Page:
What qualities should a reporter look for in a proofreader, and what advice do you have for reporters looking to use a proofreader for the first time?
I believe a proofreader’s job is to help a reporter look their best. We are the final eyes, the detail watchers, the difference between a “good” and “great” transcript, so the three main qualities that a (very) good proofreader needs to have boil down to:
Knowledge. A proofreader needs to know their stuff (meaning the official punctuation rules, spelling, formatting, a great grasp of language, familiarity with idioms, adages, legalese, etc.) and have an extreme attention to detail. I was trained and rely on Morson’s English Guide for Court Reporters and the Gregg Reference Manual with Margie Wakeman-Wells’ Court Reporting: Bad Grammar/Good Punctuation thrown in the mix for good measure. I’m happy to cite rules, suggest punctuation options, explain word choices or write in punctuation or spelling reminders on transcripts or in e-mails with my reporters.
Flexibility. Since the spoken word brings proofreading to a whole new level and since reporters and agencies can vary in what they want in their transcript, it can’t always or only be about rules. A good proofer is flexible and can allow for and find a balance that meets somewhere between rules and readability, preferences and consistency. Along with the rules, I proofread for clarity, correctness and consistency within each reporter’s preferences. I’m okay with a reporter who is a comma minimalist, uses or doesn’t use quotation marks, or any other style or preference. I just ensure: (a) it’s consistent throughout the transcript, (b) it allows for the easiest reading within those guidelines, and (c) it changes nothing in the meaning of the testimony.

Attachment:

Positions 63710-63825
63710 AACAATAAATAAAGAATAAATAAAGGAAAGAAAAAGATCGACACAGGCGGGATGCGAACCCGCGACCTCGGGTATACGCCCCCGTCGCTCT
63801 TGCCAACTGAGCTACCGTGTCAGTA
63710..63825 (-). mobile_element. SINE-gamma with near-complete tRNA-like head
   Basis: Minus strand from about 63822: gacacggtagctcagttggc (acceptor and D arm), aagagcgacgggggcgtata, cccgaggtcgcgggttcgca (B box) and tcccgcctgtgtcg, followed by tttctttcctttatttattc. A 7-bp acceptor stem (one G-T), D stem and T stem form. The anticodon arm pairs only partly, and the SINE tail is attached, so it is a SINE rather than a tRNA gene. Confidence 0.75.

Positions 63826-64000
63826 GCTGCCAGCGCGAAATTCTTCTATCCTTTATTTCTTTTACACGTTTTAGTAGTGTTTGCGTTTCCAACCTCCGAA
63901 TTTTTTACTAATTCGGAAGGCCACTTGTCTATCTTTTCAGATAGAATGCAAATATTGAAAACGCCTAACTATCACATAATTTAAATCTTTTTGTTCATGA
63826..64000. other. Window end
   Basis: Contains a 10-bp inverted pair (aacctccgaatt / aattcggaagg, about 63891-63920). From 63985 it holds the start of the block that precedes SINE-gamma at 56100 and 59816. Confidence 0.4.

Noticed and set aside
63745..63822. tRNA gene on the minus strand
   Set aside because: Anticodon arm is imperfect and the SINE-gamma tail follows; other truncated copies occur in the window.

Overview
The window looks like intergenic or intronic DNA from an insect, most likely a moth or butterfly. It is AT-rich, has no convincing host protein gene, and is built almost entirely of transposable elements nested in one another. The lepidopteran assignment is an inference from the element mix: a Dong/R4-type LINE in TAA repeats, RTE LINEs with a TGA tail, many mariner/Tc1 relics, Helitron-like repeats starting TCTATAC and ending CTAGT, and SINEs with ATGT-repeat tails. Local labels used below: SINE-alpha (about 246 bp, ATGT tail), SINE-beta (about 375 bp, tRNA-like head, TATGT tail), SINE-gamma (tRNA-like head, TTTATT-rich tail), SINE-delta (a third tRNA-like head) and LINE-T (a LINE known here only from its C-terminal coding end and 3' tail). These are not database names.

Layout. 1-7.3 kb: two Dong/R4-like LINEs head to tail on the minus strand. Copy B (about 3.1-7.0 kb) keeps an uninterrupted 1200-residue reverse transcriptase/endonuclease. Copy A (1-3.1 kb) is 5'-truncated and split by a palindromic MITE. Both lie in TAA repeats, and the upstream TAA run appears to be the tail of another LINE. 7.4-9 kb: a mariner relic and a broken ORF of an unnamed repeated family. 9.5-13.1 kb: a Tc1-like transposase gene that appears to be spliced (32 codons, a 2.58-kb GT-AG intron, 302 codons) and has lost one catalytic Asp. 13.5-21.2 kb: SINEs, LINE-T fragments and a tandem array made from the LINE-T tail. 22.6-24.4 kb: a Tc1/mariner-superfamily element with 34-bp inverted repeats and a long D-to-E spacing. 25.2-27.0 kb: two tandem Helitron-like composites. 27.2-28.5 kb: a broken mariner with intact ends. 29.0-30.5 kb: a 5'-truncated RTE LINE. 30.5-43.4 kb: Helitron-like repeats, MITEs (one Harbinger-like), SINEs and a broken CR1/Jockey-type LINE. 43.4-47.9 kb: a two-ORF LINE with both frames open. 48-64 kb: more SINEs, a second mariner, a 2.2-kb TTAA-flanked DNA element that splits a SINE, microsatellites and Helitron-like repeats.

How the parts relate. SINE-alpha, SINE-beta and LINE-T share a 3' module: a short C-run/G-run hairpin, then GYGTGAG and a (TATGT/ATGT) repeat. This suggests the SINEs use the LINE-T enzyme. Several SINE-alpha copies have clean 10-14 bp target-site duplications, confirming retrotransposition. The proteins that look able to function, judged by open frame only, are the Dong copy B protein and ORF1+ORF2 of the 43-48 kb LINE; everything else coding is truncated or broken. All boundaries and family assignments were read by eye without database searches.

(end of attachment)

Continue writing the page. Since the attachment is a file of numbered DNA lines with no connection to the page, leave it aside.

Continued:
Communication. A reporter should look for a proofer with great communication and is realistic and dependable in their turnaround. There’s probably nothing worse than getting the “Yeah, sorry; I didn’t get to it” message at the eleventh hour! We’ve all heard the horror stories. But a proofreader worth anything will want to protect their reporter’s work-product and stress level and will send a quick “I received your job. You’ll get it back by _____!” or “I just received your job. Unfortunately, I’m swamped/sick/moving/having fun in Vegas right now. Can I help you find a backup?”
Of course, there’s no way for a reporter to know if a proofreader has these qualities until it’s tested, so I would encourage reporters to audition proofers until they find one (and a backup!) who meets their needs. Sending a 25-page transcript with a selection of common errors will cost as little as $7-$10 but will show a proofer’s knowledge, communication, turnaround and dependability. Do yourself a favor and do it well before you actually have a job to be proofed (and don’t let on that it’s a test)! Is she reading for content or just skimming through the words? How’s her legalese? Did she catch the missing “an” or the wrong-tense ending in the sentence? The missing end-quotes, or inconsistent commas? How’s her hyphen-no hyphen and semi-colon knowledge? Did she note that the Appearances page doesn’t include the speaker on page 12? Did she see that the attorney’s name was spelled differently on the last page? Did she send it back on time (or even just a bit before)?
Also, reporters should keep in mind that a proofreader is not a scopist. While some (like me) ensure that business and other proper names, medicines and technical/industry-specific words and terms are accurate, proofers are the final eyes that double check the transcript before it’s complete and shouldn’t be relied on to make edits to a transcript.
What are the three most commonly misspelled words you see in transcripts?